ByRicky Derisz, writer at
Staff Writer at MP. "Holy cow, Rick! I didn't know hanging out with you was making me smarter!" Twitter: @RDerisz.
Ricky Derisz

*Warning: Don't look below this line if you don't want spoilers for Rogue One. Ah. You looked, didn't you?*

It was only one word. One word synonymous with a fictional universe adored by millions the world over. From 1977, that one word has been hope, and in 2016, "hope" was the only word spoken by a computer-generated Princess Leia, the common word becoming the thread linking Rogue One to A New Hope.

Much has been made of the CGI appearances from Carrie Fisher's Leia, as well as Peter Cushing's Grand Moff Tarkin, and rightly so; the use of technology to resurrect Cushing raises serious moral questions, questions that have only become more relevant following the death of Fisher.

The CGI version of Fisher in 'Rogue One' [Credit: Disney]
The CGI version of Fisher in 'Rogue One' [Credit: Disney]

Aside from the controversy, the cutting-edge process and final result are still highly impressive (well, at least for Leia — many didn't enjoy Tarkin's extended input). Although most of the focus is on appearance, beyond the facade of rendered replication, the sound editors behind the scenes of went to great lengths to provide an authentic replication of the voice of Princess Leia, herself.

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Out With The New, In With The Old

In an interview with Yahoo! Movies, Rogue One sound editor Matthew Wood discussed how he trawled through the archives to piece together that one word. He said:

"First off, we kind of knew what the script was going to be for that final line, how they wanted to put the button on the whole movie and then connect it right up to New Hope. So I got a call to try to find the original tapes of anything that Carrie had done from ’77."

Leia appearing in hologram form in 'A New Hope' [Credit: Lucasfilm]
Leia appearing in hologram form in 'A New Hope' [Credit: Lucasfilm]

The beauty of Rogue One is the mixture of old and new, how the film feels distinctly unique and fresh, yet also manages to delicately weave in constant threads of nostalgia. On top of using real footage from X-Wing pilots during the final battle, Leia's line was also recycled from an iconic moment in A New Hope. Wood added:

"I found the original quarter-inch rolls in an archives box at Lucasfilm, and I just transferred every single take of the 'Help me, Obi-Wan Kenobi, you’re my only hope' scene, the hologram scene from the original film. And there were a lot of takes. So I grabbed all that."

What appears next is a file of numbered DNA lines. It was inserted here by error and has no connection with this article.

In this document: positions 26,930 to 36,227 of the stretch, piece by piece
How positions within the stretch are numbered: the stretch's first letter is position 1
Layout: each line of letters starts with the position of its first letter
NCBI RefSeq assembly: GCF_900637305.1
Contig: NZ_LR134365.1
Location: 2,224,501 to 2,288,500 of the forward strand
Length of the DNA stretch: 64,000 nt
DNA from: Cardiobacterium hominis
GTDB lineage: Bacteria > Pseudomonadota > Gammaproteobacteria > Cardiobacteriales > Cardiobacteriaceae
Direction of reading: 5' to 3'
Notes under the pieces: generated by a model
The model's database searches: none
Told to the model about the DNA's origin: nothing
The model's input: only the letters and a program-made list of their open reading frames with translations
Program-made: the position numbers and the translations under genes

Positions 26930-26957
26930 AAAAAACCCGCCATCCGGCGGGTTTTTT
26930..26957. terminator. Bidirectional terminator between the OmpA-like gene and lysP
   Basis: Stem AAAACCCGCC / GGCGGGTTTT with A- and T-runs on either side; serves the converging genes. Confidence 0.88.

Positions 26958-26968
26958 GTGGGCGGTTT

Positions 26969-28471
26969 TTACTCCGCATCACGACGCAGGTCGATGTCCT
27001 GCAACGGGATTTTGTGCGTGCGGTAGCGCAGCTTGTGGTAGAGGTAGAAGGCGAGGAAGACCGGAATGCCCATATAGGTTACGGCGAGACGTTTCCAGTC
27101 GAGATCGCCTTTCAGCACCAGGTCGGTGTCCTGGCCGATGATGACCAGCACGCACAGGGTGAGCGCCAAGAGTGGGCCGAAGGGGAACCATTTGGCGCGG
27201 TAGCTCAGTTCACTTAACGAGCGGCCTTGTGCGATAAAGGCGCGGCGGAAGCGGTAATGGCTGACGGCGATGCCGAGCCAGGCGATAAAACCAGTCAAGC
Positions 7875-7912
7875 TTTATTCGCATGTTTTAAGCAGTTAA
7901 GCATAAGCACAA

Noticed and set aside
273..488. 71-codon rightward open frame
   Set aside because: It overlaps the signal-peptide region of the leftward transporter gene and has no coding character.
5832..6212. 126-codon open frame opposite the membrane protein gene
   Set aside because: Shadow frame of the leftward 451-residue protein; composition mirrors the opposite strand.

Which. Is. Pretty. Awesome. Right? Even better still, Wood explains how he meticulously worked through a rich back-catalogue of Fisher's alternative takes, including her fluffing her lines occasionally due to wordy dialogue.

Too Great A Task For Princess Leia In 'Star Wars 9'

Taking the topic back to ethics, and following Fisher's death, there has been speculation as to whether Disney will opt to use similar technology to continue Leia's storyline in the main saga.

Although Fisher had finished filming for , Leia was due to have an important role in , leaving the studio with a difficult decision — do they drastically rewrite, or use CGI to tell the story? To highlight the urgency of their decision, there have been reports that Disney have already spoken to Fisher's family to discuss the possibility.

Carrie Fisher in 'The Force Awakens' [Credit: Disney]
Carrie Fisher in 'The Force Awakens' [Credit: Disney]

However, the above comments from Wood highlight a problem. Considering the amount of effort it took to add one word from 's archives, it'd be inconceivable to do the same for such an integral role. Which would result in another actor performing the dialogue, similar to Tarkin, or Paul Walker in Furious 7.

For an actress who is such a huge part of the franchise, could such reconstruction ever do Fisher's justice?

Did you notice Princess Leia's line in Rogue One was taken from A New Hope?

(Source: Yahoo! Movies)


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